Background Longitudinal stent deformation (LSD) in drug-eluting stents (DES) has been described as a disruption of stent structure. This study aimed to compare first- versus second-generation DES with respect to their actual stent length post deployment. Methods A total of 617 DES for de novo coronary lesions in 552 patients were analyzed. Intravascular ultrasound (IVUS) was utilized to compare the degree and rate of LSD among six different DES types. IVUS-measured stent length was compared to the labeled length for calculation of absolute difference in stent length and relative absolute difference (absolute difference divided by the labeled length). Results The baseline characteristics were comparable between groups, except for higher calcification in the sirolimus-eluting stent (SES) group (p = 0.037). The absolute and relative difference in length showed the lowest degree in the SES group and the highest degree in the Endeavor zotarolimus-eluting stent group (p = 0.085 and 0.078, respectively). The percentage of more than 5% relative absolute difference was the lowest in the SES group compared to the other groups (p = 0.018). However, the percentage of significant (> 15%) relative absolute difference was similar among groups (p = 0.99). In multivariate linear regression analysis, labeled stent length and stent diameter, but not stent type, were identified as independent correlates to the absolute and relative difference in the actual stent length post-deployment. Conclusion This IVUS analysis confirms that among second-generation DES, there is overall similar frequency and severity of LSD when deploying in common coronary lesions.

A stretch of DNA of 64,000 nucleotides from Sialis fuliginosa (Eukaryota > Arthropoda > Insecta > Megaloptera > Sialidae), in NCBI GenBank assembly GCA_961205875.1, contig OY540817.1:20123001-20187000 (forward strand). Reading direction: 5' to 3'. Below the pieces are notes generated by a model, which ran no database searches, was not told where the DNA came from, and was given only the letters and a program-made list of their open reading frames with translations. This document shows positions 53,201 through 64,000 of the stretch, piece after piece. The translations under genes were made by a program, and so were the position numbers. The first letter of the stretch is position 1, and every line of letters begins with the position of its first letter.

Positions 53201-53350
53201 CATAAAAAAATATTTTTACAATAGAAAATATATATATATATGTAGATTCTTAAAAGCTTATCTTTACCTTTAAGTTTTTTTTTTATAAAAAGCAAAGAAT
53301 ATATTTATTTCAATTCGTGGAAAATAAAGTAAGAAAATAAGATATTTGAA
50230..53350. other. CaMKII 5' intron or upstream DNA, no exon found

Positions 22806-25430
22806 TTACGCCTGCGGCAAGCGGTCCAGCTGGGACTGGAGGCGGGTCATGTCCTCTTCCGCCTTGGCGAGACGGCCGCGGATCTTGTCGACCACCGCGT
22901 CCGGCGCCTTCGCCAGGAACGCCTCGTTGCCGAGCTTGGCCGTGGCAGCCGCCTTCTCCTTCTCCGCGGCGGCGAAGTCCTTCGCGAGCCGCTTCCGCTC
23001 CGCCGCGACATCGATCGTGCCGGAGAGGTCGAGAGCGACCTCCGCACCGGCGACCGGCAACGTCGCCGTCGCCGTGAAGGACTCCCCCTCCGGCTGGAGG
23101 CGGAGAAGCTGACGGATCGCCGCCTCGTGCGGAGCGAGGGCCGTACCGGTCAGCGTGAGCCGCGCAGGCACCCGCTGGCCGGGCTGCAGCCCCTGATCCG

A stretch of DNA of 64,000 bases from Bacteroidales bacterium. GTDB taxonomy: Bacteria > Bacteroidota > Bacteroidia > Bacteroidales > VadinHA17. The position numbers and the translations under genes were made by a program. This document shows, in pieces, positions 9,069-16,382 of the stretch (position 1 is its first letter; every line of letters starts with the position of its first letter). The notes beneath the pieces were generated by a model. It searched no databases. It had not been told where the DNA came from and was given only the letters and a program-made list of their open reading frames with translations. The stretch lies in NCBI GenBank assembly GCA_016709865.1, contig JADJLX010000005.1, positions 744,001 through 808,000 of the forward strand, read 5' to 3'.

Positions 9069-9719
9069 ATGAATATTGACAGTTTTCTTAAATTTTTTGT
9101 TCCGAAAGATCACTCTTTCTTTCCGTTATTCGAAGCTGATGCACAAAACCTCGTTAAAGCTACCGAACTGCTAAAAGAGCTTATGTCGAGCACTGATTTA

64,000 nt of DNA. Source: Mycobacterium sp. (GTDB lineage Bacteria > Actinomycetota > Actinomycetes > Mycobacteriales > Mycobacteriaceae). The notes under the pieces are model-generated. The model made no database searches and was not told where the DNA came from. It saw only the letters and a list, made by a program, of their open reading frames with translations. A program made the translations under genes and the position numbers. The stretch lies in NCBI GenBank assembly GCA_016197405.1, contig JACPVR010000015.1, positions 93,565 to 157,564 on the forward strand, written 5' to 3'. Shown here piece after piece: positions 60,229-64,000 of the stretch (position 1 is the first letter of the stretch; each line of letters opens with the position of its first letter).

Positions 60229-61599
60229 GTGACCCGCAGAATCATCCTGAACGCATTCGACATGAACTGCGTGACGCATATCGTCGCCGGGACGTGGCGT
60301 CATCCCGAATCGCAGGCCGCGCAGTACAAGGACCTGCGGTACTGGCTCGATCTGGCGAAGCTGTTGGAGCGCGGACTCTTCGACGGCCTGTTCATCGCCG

All Science Journal Classification (ASJC) codes
- Cardiology and Cardiovascular Medicine